“Some look at these events and fear democracy is in retreat. In fact, they are a reaction to the advance of democratic ideals – to rising demands of people from every culture and region for governments that answer to them.”
The U.S. Secretary of State said the frequently grim examples detailed in the Report strengthen the U.S. resolve to promote fundamental freedoms, to support human rights defenders, and to document and promote accountability for violations of human rights.
“We do so because it is right and because it reinforces our interest in a more peaceful world. People everywhere want to be free and in control of their lives. If they are denied basic rights and dignity, they will ultimately stand up for what they want, as we have seen from Syria to Sri Lanka, from Burma to Nigeria.
The choice some governments offer between freedom and stability is thus a false one, for freedom is the foundation for lasting stability.”
Continued Secretary of State Kerry: “This year we witnessed shocking abuses of human rights, violations of international humanitarian law, and other criminal acts by non-state actors such as Da’esh, Boko Haram, al Shabaab, the Taliban, transnational criminal organizations, and others. The range of abuses included genocide and crimes against humanity directed against religious minorities in Iraq and Syria.”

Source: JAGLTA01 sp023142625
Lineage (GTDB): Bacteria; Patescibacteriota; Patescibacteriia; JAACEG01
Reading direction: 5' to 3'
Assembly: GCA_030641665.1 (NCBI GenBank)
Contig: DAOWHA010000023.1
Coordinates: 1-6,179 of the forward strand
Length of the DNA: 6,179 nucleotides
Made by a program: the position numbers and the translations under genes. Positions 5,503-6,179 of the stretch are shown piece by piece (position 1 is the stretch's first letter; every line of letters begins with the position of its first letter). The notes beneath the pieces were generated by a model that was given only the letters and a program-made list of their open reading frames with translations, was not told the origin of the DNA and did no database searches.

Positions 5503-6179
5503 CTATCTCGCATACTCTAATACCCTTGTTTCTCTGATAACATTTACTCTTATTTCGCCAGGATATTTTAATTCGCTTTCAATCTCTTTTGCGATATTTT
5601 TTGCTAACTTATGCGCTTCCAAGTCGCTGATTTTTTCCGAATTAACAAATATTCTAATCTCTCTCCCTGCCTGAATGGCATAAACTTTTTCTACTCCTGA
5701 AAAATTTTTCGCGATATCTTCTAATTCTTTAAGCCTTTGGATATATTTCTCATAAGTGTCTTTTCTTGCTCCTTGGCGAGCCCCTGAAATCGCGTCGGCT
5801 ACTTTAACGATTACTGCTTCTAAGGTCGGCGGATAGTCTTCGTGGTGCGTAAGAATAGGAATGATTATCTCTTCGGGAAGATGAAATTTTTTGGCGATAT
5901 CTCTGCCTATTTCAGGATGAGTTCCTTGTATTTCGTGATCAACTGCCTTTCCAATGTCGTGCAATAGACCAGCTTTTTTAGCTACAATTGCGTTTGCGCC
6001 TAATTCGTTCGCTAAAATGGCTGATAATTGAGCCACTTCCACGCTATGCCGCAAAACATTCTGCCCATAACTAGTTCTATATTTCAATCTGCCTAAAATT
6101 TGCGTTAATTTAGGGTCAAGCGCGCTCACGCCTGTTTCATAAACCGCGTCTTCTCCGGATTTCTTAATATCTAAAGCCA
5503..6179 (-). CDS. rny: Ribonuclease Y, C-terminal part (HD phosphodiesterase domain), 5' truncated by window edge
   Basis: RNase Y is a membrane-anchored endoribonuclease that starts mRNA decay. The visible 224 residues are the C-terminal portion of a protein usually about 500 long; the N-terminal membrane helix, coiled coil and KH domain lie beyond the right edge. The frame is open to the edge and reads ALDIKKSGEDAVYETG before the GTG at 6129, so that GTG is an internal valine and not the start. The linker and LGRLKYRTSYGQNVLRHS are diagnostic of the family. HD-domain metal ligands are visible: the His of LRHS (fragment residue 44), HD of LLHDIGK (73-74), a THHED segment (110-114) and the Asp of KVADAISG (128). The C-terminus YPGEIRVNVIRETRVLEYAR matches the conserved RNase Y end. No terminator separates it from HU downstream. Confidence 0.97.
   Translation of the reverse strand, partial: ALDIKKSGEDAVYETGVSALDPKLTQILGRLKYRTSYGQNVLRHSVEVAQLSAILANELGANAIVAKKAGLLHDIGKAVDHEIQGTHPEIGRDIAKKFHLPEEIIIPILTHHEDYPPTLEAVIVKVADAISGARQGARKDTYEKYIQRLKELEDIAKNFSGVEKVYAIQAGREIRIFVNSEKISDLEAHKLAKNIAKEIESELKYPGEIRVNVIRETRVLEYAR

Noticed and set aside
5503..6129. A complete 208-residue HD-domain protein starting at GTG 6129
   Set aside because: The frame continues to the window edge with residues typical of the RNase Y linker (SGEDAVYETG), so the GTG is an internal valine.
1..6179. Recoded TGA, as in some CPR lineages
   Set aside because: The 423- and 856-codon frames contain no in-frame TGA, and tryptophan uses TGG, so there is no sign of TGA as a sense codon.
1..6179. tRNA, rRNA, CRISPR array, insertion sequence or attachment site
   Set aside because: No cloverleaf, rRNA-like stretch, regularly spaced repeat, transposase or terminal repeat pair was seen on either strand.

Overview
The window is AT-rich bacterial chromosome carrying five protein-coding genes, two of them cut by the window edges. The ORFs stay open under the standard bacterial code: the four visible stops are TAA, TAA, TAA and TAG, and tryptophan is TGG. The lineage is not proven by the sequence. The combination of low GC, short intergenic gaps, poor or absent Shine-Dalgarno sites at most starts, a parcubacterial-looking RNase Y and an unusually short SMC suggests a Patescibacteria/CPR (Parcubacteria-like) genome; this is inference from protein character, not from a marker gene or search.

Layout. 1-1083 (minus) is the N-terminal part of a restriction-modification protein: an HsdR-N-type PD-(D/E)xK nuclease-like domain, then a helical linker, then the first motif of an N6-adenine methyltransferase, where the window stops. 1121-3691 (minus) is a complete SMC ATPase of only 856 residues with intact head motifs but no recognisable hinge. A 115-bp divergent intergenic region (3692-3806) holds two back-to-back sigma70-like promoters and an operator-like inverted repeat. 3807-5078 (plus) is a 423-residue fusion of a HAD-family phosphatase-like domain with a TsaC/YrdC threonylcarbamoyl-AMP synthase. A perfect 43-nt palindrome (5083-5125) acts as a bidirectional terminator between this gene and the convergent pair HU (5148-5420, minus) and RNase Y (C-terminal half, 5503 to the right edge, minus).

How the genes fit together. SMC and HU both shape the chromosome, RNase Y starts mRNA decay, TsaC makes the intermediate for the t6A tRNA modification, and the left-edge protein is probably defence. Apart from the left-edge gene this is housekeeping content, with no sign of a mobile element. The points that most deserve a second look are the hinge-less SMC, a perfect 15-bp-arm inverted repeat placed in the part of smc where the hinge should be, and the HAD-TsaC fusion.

The Report this year continued to track the weakening of institutions that undergird human rights and democracy. In many countries, governments cracked down on the fundamental freedoms of expression and association by jailing reporters for writing critical stories, or sharply restricting or closing non-governmental organizations for promoting supposedly “foreign ideologies” such as universal human rights. Our message to these countries is that, far from threatening the democratic process, a free press and open civil society are the release valve and life blood of a thriving democracy.
Mr. Kerry said the U.S. has taken note of the troubling trend among some elected leaders who undermined existing democratic institutions, such as by taking steps to stifle opposition, circumvent the electoral process, and weaken judiciaries, often in an attempt to perpetuate their continued rule.